Tuesday, January 01, 2008

Hello 2008! Will Java Strike Back ?

Wish I could start the new year blogging on a more positive note!

Two of these recent articles by InfoWorld don't look inspiring if you are a Java programmer. Particularly if you are one of the Java only programmers constructing enterprise software for one of the BigCos, these lines do not sound like music.

Notwithstanding the fact that Java is syntactically verbose, lacks the elegance of Ruby or conciseness of Haskell, Java has so far delivered the promises in developing performant enterprise applications, where you look for a statically typed, fast, stable language with a strong community contributing to the zillions of open source libraries and frameworks.

But since the release of Java 6, the issue of language design in Java clearly lacks strong leadership - whiteboards and community voting help in getting the watermark, but you need a strong leader to dictate the best features into the future versions of the language.

Developers who seek joy in programming have been moving away from Java to the rails of Ruby, Erlang and Haskell. The bottomline is that we need to make Java more productive, and the only way to do so is to add features that reduce the verbosity of Java code and encourage developers to design more powerful abstractions using the language. On the contrary, the recent trend in the Java development ecosystem has been towards adding frameworks in the development stack to make the round peg fit the square hole.

Some of the experts of the Java language suggest moving to other languages on the JVM (ala Scala, JRuby) if you like to have more powerful control abstractions. In that case what will happen to the tonnes of Java code ruling today's enterprise ?

Will Java be the new COBOL ?


Anonymous said...

Have you tried Grails yet (grails.org)? It will end your ruby envy in no time. It also integrates seamlessly with java, spring and hibernate.

Anonymous said...

Java will without a doubt become the new Cobol. But that's not going to happen this year. Concerned developers (the minority btw) want to move away to more productive languages but that doesn't mean they will be allowed. We have to convince "unconcerned" developers + management.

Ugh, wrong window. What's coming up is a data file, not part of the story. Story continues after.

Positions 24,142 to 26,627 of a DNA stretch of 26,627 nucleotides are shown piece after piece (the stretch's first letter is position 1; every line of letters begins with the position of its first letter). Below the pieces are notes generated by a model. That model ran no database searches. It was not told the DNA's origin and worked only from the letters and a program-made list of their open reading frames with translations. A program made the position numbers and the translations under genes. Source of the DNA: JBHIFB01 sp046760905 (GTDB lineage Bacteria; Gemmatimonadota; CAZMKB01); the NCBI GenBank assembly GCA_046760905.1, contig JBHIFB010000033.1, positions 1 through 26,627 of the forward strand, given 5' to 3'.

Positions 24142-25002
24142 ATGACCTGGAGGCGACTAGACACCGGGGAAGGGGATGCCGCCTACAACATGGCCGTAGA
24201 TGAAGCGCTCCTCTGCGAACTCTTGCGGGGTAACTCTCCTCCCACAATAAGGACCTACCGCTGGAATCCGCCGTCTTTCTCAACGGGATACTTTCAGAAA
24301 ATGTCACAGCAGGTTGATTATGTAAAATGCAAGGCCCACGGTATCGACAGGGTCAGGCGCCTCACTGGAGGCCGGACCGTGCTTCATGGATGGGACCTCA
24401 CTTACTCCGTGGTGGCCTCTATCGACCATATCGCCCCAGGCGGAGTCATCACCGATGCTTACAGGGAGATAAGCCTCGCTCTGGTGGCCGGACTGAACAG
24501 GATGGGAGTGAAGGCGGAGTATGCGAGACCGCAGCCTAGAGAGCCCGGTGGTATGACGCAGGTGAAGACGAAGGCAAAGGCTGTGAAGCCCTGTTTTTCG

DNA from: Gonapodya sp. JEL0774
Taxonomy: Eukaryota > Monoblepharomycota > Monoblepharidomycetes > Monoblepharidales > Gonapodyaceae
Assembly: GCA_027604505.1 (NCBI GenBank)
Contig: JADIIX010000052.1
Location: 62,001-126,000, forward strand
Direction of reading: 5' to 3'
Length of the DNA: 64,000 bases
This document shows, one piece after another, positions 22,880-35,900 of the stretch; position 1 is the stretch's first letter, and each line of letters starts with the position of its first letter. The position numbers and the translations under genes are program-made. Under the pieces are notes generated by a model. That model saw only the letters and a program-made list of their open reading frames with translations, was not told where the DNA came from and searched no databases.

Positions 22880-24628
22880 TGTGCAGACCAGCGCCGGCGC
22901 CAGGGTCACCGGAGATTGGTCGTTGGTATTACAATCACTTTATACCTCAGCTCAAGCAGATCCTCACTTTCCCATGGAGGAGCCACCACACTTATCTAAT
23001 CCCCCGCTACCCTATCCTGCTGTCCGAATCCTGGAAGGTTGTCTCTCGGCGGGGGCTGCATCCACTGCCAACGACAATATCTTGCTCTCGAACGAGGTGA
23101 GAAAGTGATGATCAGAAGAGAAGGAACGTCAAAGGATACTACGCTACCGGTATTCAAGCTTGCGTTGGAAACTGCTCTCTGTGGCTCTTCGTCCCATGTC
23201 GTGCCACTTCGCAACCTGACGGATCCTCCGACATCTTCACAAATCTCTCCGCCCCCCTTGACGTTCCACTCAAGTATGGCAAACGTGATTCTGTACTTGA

And then what will we move away to? It has to be something that allows you to use existing libraries so it will have to be another language on the JVM: JRuby, Groovy or Scala probably.

Anonymous said...

I completely agree with manuel.

Languages like Groovy, Scala, JRuby will take over in a few years but the JVM will be the same. So the Java code will be reused with a new Syntax. The transition can be smooth over time.

To Java the Language I have to say that the development of the language should slow down. With generics and annotations Java has a complexity that is high enough. If one feels the need for changes beyond syntactic sugar I would point to Scala. Scala is strict typed, concise and fast. Otherwise Java could become the next cobol too soon.

Unknown said...

To Java the Language I have to say that the development of the language should slow down.

Are we conceding to the idea that it is the end of the road for Java as a language ? Should Sun say that "here is Java 8 .. and it is named Scala" ?

Of course the JVM as a platform is here to stay. And more and more we will see newer languages like Scala and JRuby thriving on the JVM as the runtime.

Anonymous said...

You really should not have left a link to that infoworld article. It was complete pants. AJAX a competitor to Java? Doh! AJAX works with Java and in the case of GWT the AJAX is completely written in Java.

JP said...


What a post to start new year after taking a break!

Anyhow,i believe its time to start looking into other languages.

Prashant Jalasutram

Anonymous said...


It is a great and I think it is great and nice post.